By Staff Reporter
PRESIDENT Emmerson Mnangagwa has made an indirect call to his MDC rivals to unite with his party, Zanu PF, in the interest of a hugely divided nation.
He said this in a statement to mark 32 years since the signing of the legendary Unity Accord between liberation war movements, Zanu and PF Zapu on 22 December 1987.
“Zimbabwe needs all its hands; black or white; long or short; tender, clean or greased; fisted or open. All these hands belong to our nation which today bids them to work for it, and in unity and harmony,” the President said.
A fisted hand is synonymous with Zanu PF while an open palm is linked to the MDC. Mnangagwa and the MDC president, Nelson Chamisa have been at loggerheads since the presidential results of the July 2018 elections were announced.
Chamisa accuses the Zimbabwe Electoral Commission (ZEC) of rigging the election in favour of Mnangagwa. The standoff between the two rivals has been blamed on the serious economic challenges facing the country.
But in his Unity Day message, Mnangagwa said it was never too late to serve the people and the country.
“We have created channels and avenues for resolving our differences and sharing ideas on challenges we face as a nation. It is never too late to serve your people and country.
“A divided house soon crumbles and falls. We should never entertain politics which mobilise around narrow, anti-nation sentiments,” he announced.
“We must therefore always seek to be more peaceful and more united through greater interaction, greater justice and more balanced development.”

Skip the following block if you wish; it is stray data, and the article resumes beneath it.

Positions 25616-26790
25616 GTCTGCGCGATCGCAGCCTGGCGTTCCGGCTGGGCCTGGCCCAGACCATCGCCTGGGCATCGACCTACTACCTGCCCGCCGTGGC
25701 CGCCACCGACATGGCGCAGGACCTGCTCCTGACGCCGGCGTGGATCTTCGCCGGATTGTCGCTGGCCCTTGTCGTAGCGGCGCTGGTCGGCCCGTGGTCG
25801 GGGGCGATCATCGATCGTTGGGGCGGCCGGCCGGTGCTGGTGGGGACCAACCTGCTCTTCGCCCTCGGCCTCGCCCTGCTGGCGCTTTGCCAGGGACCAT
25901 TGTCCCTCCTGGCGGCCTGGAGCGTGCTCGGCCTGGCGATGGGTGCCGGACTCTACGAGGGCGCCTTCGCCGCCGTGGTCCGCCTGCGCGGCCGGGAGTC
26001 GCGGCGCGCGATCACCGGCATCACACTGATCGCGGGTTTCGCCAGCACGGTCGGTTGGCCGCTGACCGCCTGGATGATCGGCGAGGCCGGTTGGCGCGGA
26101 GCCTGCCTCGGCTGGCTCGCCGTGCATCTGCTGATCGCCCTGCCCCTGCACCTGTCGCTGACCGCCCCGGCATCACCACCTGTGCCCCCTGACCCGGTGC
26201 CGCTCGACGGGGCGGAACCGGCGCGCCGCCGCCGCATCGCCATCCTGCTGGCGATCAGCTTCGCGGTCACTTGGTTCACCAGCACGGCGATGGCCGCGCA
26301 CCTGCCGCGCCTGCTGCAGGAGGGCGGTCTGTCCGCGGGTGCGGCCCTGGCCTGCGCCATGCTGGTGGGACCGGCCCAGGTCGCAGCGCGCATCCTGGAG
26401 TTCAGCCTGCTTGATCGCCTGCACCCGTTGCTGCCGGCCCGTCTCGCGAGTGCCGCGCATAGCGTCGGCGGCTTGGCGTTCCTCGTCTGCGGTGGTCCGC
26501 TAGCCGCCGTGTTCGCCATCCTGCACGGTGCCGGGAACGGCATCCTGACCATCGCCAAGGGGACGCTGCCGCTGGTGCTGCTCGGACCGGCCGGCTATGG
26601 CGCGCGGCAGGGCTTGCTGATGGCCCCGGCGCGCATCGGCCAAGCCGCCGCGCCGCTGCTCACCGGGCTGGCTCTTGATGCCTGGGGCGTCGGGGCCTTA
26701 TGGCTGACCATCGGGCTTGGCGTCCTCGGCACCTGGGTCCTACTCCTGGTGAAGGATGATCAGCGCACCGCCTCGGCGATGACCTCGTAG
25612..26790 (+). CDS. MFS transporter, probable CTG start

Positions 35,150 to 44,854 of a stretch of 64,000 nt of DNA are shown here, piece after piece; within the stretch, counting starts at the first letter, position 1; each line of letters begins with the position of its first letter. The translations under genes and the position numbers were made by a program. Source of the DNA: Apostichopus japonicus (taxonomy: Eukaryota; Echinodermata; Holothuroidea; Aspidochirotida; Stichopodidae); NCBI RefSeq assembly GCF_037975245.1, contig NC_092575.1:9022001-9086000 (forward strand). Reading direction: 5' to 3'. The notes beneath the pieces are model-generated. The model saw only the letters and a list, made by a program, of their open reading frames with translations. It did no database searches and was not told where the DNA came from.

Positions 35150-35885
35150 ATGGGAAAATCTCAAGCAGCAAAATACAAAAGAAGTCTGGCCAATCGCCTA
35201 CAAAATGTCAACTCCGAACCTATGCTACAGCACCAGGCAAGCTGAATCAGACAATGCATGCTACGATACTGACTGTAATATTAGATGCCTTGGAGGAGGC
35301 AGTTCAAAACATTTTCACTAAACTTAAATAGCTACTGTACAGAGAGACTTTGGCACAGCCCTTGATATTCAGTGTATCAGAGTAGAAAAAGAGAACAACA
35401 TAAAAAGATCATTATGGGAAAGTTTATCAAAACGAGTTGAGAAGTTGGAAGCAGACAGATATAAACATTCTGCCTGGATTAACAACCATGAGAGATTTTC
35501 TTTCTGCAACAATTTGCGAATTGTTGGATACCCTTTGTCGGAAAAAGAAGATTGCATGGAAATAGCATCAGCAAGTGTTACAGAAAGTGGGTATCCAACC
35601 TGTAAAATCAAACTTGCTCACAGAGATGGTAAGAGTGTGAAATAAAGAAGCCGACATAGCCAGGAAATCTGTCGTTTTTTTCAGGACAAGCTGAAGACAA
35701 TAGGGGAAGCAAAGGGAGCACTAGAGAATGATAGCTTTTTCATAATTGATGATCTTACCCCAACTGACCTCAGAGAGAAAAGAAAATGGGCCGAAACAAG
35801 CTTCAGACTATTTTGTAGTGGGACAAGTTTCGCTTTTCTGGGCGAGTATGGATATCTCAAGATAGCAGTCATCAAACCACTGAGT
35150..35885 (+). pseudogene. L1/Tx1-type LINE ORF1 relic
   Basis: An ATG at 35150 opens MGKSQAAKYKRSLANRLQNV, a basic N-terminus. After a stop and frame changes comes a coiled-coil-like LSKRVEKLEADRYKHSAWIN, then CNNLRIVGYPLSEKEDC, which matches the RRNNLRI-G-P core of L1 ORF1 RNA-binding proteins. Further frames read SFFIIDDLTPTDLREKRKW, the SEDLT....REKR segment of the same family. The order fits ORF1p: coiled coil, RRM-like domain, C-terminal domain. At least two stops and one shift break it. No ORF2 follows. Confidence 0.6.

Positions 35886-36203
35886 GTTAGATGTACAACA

He said the desire to govern should not be a licence to divide the nation.
“Our Constitution bids that we hold elections after every five years. With elections comes contestation; however, these must never be aggressive or divisive rivalry. Democratic contestations should never destroy our national cohesion.
“The quest to govern is neither a license to divide. Our politics must never fracture our nation or threaten to break it up. Our politics must affirm our nation by always advancing, productivity, economic development and prosperity for all our people. That is which is in the best interest of the people must beacon.”
Mnangagwa added that only a united Zimbabwe which is at peace with itself becomes a useful member in Africa.
“We owe it to ourselves, but also owe it to our African brethren,” the President said.
His message comes when Thabo Mbeki, the former South Africa President is angling process for a dialogue between Mnangagwa and Chamisa. Mbeki was in the country last week and is expected back in Zimbabwe after Christmas to continue with the negotiations between the two.